The significance of the Corona pandemic for the 2019 annual accounts

17 March 2020

Ditte Mosegaard Jørgensen , Senior Manager, cand.merc.aud. |

Based on current information, there is no doubt that the coronavirus will be of significant financial importance to many companies. For most companies with calendar year accounts, however, it will only have limited effect on the submission of accounts for 2019.

It is true that if the outbreak is considered to have significant financial importance for the company, the matter must be mentioned in the annual report, but a concrete effect in terms of a sum reflected in the annual accounts for 2019 will only be relevant if the virus outbreak results in there arising doubts about the continued operations of the company.

The reason that it is both possible and required to discount the pandemic in most cases in connection with the numbers of the 2019 accounts is that the actual virus outbreak did not happen until the beginning of 2020. In accounting terms, therefore, this is a non-adjusting, subsequent event.

This is defined as an event which occurs after the end of the accounting period and which does not lead to corrections to the accounts in the form of depreciation of assets (debtors, inventory, current works, deferred tax assets, etc.) or increased liabilities, e.g., in the form of loss-incurring contracts. You can read more about the accounting significance of events after the balance sheet date in this article.

The fact that the 2019 accounts, as a general rule, are not affected by the Corona outbreak is unlikely to be met with great joy in companies with solid profits in 2019 if it is already now considered highly likely that the results for 2020 will be correspondingly negative, as there is no possibility for “carry back” for tax – that is, off-setting the losses for 2020 in the profits of previous years.


Description in the annual report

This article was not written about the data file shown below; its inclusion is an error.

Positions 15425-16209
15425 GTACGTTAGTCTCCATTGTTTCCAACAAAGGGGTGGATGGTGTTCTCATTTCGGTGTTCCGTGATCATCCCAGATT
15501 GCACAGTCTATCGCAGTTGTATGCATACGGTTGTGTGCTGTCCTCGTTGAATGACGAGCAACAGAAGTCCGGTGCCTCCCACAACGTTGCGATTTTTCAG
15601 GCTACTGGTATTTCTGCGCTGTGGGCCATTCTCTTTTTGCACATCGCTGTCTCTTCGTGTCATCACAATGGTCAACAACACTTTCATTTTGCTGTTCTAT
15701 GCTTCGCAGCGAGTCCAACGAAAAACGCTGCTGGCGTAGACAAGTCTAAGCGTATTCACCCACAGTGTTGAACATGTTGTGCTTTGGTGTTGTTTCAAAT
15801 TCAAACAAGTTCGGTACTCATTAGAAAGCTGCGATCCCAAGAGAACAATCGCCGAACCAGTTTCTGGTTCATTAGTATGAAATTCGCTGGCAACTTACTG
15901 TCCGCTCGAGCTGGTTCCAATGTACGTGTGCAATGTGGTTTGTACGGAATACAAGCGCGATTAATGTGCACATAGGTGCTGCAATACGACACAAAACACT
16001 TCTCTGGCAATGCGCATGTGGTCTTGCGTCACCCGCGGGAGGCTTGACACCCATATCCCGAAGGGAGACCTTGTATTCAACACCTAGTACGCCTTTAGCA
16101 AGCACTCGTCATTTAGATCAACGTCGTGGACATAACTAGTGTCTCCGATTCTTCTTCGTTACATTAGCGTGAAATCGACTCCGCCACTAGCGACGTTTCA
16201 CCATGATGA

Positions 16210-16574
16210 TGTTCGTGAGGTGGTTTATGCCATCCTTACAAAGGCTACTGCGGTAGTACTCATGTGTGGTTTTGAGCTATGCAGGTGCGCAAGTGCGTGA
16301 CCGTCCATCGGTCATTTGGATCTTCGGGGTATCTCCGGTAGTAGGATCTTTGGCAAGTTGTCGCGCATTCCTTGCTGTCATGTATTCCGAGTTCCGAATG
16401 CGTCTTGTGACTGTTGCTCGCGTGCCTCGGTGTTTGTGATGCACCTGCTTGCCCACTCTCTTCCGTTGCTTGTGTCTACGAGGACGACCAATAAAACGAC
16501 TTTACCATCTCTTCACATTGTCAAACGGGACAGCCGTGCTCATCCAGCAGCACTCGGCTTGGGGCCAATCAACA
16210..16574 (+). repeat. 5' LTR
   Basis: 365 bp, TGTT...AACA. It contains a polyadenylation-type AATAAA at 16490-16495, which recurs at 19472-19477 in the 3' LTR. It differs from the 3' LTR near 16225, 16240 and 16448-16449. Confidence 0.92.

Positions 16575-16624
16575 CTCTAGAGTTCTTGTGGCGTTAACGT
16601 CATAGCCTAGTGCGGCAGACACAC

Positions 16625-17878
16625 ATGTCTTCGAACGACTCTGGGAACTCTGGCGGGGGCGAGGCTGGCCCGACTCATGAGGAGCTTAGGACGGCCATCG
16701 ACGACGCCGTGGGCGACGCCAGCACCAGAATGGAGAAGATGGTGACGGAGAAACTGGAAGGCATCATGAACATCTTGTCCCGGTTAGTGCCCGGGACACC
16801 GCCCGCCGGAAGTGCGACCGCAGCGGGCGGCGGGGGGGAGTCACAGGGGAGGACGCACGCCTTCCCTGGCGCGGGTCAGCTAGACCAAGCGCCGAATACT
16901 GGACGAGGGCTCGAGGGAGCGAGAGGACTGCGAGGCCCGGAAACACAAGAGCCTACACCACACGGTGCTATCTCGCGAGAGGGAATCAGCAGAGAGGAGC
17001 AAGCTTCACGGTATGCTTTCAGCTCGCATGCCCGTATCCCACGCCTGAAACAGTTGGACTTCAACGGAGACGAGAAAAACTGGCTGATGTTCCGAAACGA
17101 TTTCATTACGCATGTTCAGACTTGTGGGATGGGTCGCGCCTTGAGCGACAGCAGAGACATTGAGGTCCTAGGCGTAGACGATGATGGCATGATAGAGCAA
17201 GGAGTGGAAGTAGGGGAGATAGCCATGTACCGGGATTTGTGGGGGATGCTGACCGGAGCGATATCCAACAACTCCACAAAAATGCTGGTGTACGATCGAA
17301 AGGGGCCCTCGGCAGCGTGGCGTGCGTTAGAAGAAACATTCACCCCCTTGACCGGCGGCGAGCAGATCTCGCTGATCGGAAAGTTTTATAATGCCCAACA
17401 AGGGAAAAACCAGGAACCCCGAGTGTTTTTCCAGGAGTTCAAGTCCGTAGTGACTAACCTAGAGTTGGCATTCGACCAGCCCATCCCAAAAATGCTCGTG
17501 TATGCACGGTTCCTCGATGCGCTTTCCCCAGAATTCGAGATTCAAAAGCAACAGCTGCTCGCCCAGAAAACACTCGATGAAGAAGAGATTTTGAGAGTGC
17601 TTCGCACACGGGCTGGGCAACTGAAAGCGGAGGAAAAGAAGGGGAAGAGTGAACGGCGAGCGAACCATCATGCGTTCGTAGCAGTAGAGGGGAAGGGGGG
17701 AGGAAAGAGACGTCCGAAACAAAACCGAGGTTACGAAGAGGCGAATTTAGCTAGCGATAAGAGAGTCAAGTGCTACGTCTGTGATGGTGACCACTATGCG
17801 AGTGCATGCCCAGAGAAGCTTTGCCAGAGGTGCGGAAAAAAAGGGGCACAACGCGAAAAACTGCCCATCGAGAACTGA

If the Corona pandemic is considered to be of significant financial importance to the company in 2020, and maybe also in subsequent years, the matter must be described in the section dedicated to events after the balance sheet date in the management’s report in the 2019 accounts for Class B companies.

Class C companies must as a minimum mention the matter in a note with a similar content, but should also mention it in the management’s report. It can also be relevant to mention the matter elsewhere in the management’s report, e.g., in the section about the expected future company development and possibly in the section about special risks.


Going concern

Events after the balance sheet date which lead to significant doubt as to whether the company can continue to operate are always considered to be adjusting subsequent events.

If, as a result of the virus outbreak, it is assessed that the company can no longer be considered to be a “going concern”, this will have a monetary impact on the 2019 accounts since assets and liabilities in such a case have to be recognised at realisation values.

In case of significant uncertainty regarding continued operations, but not such a degree of uncertainty that it is considered necessary to file accounts at realisation values, this must be mentioned in the management’s report and in the notes as is always the case when there is uncertainty regarding continued operations.